The Gargoyles will sing a beautiful piece, Nature’s Hymn by Jennifer and Omar Samaniego as the Song of Praise. The Gargoyles and Daughters of Zion also did me proud last Friday when they joined alto Patricia Ruggles in a concert which raised funds for Ukraine.

Our older trebles will be up front on camera for a change, singing a setting of Psalm 67 by Robert Powell (b.1932) Organist and Choir Director at Christ Church in Greenville, SC from 1968 to 2003. He has approximately 300 works in print for choral, solo, organ, handbells, and instrumental ensembles in major American and English church music publishers.

We are so excited about our Rogation Day offertory, Tree Song by Ken Medema. This has been a favorite of the choirs for many years and it’s been way too long since we sang it! Elizabeth Chiminec taught the ASL back in the day, and 12 years ago it was our first “viral” video on YouTube with 71 thousand likes!

The composer actually called me up to complement us on this recording! You can find one of our gargoyles in the chapel choir, our Christian Ed Director Miss Kathryn and several head choristers-to be.

I finally got to meet this amazing singer-song-writer two weeks ago at Drew University when he performed with Mark Miller. Kenneth Peter Medema (born December 7, 1943) was born almost blind; his eyes only let him tell light from shadow and see outlines of major objects. He began playing the piano when he was five years old, and three years later began taking lessons in classical music through braille music, playing by ear and improvising in different styles. In 1969, he majored in music therapy at Michigan State University in Lansing, studying both piano and voice. Afterwards he worked as a music therapist in Fort Wayne, Indiana, and later at Essex County Hospital in New Jersey. In 1973, he began performing and recording his own songs while at Essex County Hospital. “I had a bunch of teenagers who were really hurting,” he says, “and I started writing songs about their lives. Then I thought, ‘Why don’t you start writing songs about your Christian life?’ So I started doing that, and people really responded.”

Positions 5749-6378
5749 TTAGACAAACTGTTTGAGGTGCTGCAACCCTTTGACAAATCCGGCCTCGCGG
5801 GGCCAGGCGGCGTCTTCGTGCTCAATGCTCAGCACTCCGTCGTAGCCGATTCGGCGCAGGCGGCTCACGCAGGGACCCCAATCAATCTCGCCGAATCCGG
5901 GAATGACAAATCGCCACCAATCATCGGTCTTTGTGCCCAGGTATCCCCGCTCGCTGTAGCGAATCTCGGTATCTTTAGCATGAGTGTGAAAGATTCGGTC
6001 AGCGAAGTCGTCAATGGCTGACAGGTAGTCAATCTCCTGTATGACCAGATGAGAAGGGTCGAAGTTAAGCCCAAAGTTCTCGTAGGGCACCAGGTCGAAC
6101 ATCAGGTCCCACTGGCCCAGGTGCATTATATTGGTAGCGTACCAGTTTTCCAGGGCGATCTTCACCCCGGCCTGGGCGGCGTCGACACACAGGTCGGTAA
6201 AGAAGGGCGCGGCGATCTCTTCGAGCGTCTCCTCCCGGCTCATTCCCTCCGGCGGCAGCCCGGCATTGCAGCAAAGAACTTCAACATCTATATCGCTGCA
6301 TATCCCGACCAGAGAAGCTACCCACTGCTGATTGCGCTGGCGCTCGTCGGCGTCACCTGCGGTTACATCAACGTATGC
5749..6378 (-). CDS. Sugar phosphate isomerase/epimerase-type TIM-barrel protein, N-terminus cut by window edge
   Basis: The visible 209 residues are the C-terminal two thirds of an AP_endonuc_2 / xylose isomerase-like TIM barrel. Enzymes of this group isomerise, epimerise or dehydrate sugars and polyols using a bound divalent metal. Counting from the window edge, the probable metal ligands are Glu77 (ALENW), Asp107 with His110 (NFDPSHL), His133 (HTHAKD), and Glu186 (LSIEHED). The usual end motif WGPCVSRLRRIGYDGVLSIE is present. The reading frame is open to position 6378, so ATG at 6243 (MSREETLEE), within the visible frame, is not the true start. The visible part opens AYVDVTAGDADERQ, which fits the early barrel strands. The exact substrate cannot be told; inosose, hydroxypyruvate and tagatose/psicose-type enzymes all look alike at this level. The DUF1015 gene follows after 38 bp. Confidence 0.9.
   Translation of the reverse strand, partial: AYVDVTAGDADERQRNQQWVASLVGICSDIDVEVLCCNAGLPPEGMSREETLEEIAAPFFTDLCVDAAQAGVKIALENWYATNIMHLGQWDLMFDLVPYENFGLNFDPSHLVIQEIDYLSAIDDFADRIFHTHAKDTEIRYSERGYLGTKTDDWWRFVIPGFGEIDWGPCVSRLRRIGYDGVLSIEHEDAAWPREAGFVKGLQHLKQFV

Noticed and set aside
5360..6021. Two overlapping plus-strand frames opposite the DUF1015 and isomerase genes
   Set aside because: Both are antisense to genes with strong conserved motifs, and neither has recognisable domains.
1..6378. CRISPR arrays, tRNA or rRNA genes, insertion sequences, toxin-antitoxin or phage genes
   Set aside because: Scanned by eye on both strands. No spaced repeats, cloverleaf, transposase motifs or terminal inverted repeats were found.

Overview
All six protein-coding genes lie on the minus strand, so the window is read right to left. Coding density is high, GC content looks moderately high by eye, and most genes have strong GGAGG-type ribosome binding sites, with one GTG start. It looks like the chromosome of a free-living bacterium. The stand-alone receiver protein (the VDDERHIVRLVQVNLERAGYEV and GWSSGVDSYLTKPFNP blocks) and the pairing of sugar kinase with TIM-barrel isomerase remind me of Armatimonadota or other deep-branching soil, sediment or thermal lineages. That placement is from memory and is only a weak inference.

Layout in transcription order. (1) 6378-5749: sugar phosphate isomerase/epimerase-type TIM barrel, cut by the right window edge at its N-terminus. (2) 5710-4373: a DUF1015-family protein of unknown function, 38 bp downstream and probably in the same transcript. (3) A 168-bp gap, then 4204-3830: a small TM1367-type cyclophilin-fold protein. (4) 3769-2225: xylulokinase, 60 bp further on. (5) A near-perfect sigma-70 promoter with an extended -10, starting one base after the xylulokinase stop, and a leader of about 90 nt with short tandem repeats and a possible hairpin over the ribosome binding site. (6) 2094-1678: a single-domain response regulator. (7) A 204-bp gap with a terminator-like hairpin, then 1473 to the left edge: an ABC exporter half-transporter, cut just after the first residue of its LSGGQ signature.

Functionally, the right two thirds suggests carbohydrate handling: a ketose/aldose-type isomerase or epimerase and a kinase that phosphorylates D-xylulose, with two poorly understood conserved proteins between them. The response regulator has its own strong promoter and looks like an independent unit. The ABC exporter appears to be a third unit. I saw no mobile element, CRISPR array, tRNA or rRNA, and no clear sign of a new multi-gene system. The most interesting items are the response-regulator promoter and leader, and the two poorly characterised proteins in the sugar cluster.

His lyrics generally provide social commentary on themes such as justice, hunger, poverty, homelessness, and Christian charity as it pertains to them. At the Drew performance he improvised songs on the spot based on poignant stories shared by random audience volunteers. He is one of the most charismatic performers I have ever met, singing and using the piano with a synthesizer on top–a real one-man-band! Afterwards I got to meet him and his wife Jane. He remembers the Grace Church Tree Song!

Dr. Anne meets Ken Medema!

All the singers will join included some Chapel Choir and Charlie Love (in chapel choir himself in the above video) will play glockenspiel.

All Things Bright and Beautiful (read about it here) will take us outside with kids ringing bells, and a “Rogation Band” of adults and kids playing “For the Beauty of the Earth” from the porch as postlude. Happy Rogation Sunday!